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10 things you need to know about the ISO 2015 revisions – STEP 2

10 things you need to know about the ISO 2015 revisions – STEP 2

In my first blog ISO Publication and Beyond, I provided an update on the publication of the ISO Standards, and a quick summary of any key changes, together with useful links and information on the new standards. This second blog in the series looks at the Higher Level Structure (HLS) which is now being used for all new and revised management system standards. The HLS approach is a logical and sensible idea to try and harmonize the basic structure and content of all management system standards, and is defined under an ISO Directive in Annex SL (just in case that reference crops up in other blogs and documentation).

STEP 2: HIGHER LEVEL STRUCTURE (HLS)

The High Level Structure covers several main features:

– A common set of 10 main clauses which every management system standard must contain
– Some defined mandatory sub-clauses under each of the 10 main clauses
– Under each clause mandatory worded content which has to be included in every standard

So……. every management system standard consists of the same main clause headings, the same mandatory sub-clause headings, and some mandatory text which is common to all standards.

But…. each management system standard can then contain additional sub-clauses and additional text to provide the focus for that specific standard and its bespoke requirements.

To show you what we mean……

The mandatory HLS clauses are as follows:

1 Scope
2 Normative References
3 Terms and references
4 Context of the organization
5 Leadership
6 Planning
7 Support
8 Operation
9 Performance evaluation
10 Improvement

These main clause headings won’t be changing- they have been agreed by ISO as the HLS for all management system standards- and you can find this already in use in more recent standards such as ISO 55001:2014 Asset Management and ISO 27001:2013 Information Security Management. As an example let’s review Clause 4 Context of the Organization. Both ISO 9001:2015 and ISO 14001:2015 contain the mandatory sub-clause headings of:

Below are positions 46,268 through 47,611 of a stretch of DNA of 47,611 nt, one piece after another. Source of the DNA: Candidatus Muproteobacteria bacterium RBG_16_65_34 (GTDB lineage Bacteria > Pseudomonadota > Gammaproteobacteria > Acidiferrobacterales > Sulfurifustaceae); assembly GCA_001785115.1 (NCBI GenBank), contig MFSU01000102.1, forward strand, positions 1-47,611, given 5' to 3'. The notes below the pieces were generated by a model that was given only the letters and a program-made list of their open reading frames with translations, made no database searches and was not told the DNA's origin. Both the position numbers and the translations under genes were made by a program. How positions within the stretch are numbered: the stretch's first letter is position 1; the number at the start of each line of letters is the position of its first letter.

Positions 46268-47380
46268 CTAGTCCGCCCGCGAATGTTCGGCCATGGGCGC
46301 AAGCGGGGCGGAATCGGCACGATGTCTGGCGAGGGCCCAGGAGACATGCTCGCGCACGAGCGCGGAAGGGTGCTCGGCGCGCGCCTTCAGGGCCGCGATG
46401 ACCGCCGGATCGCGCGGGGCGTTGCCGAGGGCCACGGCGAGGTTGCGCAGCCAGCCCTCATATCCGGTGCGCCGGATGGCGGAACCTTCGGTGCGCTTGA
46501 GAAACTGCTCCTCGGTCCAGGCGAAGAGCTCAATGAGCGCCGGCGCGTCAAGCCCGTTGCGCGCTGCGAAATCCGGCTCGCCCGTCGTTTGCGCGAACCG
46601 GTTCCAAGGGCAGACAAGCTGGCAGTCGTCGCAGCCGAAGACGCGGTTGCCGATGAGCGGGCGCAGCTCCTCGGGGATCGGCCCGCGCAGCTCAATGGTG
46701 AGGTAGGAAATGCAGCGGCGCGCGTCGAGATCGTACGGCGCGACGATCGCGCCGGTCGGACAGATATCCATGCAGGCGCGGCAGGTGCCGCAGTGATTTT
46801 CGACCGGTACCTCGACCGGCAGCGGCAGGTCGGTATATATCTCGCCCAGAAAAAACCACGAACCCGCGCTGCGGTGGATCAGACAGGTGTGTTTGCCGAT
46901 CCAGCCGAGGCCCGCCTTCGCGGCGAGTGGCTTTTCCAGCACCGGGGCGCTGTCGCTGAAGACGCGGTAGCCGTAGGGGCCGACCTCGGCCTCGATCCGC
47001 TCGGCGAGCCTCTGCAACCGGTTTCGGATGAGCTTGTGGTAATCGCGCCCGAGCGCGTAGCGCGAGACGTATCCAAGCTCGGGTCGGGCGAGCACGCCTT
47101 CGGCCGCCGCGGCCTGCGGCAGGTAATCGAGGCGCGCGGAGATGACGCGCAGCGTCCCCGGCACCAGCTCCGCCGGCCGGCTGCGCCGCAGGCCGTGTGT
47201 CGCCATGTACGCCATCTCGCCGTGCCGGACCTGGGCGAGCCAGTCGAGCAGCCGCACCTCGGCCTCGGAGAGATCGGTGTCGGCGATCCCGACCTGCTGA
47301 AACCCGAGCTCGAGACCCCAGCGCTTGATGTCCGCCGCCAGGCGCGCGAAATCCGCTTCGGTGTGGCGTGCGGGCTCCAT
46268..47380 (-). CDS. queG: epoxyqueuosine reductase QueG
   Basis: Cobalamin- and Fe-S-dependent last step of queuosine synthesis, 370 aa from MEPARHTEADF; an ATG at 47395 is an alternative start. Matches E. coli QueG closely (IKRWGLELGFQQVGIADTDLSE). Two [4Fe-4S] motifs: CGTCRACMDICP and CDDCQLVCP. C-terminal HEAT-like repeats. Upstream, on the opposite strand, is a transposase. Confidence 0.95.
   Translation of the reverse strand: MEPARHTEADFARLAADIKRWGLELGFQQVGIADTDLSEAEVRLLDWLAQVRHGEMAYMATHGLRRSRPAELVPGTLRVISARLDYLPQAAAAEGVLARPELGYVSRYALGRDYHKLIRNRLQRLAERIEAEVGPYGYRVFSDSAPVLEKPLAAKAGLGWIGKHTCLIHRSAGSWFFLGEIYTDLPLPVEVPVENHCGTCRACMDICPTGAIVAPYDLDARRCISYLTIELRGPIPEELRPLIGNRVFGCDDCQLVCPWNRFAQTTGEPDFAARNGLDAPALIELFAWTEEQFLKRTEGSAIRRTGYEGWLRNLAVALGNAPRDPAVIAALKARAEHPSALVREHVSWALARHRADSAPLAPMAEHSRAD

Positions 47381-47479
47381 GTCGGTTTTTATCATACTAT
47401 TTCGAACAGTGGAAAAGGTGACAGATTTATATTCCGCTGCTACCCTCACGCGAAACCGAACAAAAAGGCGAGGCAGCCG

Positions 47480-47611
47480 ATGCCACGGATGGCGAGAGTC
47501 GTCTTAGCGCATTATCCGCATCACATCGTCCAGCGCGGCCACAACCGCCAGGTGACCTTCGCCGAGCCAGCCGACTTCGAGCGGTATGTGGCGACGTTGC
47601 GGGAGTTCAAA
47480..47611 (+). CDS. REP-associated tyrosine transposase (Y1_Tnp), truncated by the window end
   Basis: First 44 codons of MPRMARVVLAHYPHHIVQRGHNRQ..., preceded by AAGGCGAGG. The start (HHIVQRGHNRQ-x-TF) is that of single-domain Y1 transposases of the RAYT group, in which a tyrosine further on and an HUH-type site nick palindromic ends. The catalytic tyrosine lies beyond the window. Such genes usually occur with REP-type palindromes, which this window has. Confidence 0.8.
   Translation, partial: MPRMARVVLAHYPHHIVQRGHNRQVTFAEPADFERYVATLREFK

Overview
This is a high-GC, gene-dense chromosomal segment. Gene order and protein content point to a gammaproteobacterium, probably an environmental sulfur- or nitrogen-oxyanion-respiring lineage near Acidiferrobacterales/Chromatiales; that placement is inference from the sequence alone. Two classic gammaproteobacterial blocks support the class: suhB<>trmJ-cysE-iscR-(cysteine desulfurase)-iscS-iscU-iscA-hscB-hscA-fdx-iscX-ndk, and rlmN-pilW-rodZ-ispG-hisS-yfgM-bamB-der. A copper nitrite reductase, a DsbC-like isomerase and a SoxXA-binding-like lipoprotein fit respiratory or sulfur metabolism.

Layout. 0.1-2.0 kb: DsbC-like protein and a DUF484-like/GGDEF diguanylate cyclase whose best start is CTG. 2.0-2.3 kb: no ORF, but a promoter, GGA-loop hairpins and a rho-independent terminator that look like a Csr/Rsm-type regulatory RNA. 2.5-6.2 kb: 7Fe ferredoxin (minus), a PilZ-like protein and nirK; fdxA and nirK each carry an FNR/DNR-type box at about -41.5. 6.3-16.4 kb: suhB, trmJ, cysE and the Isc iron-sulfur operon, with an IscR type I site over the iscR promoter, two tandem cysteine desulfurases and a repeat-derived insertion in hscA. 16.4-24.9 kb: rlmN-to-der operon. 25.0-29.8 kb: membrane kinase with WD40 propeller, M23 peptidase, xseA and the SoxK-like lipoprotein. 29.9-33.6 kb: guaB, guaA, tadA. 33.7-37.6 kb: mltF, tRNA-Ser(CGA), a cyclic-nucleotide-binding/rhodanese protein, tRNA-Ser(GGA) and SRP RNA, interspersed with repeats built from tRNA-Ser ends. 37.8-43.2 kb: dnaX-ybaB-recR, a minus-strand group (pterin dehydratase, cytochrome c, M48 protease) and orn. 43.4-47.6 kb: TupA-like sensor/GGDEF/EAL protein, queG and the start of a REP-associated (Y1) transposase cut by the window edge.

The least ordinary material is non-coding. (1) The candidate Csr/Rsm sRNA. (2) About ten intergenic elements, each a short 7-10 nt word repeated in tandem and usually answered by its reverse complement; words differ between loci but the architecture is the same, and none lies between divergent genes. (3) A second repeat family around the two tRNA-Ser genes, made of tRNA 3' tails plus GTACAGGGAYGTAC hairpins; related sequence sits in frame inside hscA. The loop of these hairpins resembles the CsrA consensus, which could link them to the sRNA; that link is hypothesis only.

4.1 Understanding the organization and its context
4.2 Understanding the needs and expectations of interested parties
4.3 Determining the scope of the management system
4.4 The management system

The ISO Committees could have agreed to add further sub-clauses to each of their standards if they felt it was relevant, but for Clause 4 they both decided to stay with only the mandatory sub-clauses, and provided some of their own local additional text to add focus for more quality-critical or environment-critical issues within each sub-clause.

Under Clause 8 Operation, the only mandatory sub-clause is:
8.1 Operational planning and control
But here we see some significant divergence between the ISO 9001 Committee and the ISO 14001 Committee on additional sub-clauses, namely:

For ISO 9001:
8.2 Requirements for products and services
8.3 Design and development of products and services
8.4 Control of externally proved processes, products and services
8.5 Production and service provision
8.6 Release of products and services
8.7 Control of nonconforming outputs

For ISO 14001:
8.2 Emergency preparedness and response

Pretty different in terms of additional content! But actually not significantly different in headings and structure of sub-clauses than those under Clause 7 of ISO 9001:2008 and Clauses 4.4.6 and 4.4.7 of ISO 14001:2004.
So hopefully you can see how ISO has approached the idea of finally adopting a common approach to the basic structure and content of management systems, whilst allowing individual management system standards to be ‘tailored’ to their own respective issues and focus areas.

This covers aspects of the Higher Level Structure. In the next blog –  Clauses 1, 2 and 3 – Scope, Normative References and Terms and Definitions, I will start to look at some of the key changes being driven by the new standards and structures. What is both interesting and logical is that the more important changes are COMMON to both ISO 9001 and ISO 14001- or to any management system. Why is that logical? Because the fundamental principles of any management systems are based on a set of common principles.

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Contact us for support: Transition to the ISO 2015 revisions

Do you have questions related to  the ISO 9001:2015 & ISO 14001:2015 revisions? Post them in our LinkedIn group , and our auditors Doug Milne and Niall Pembery will get back to you.

 

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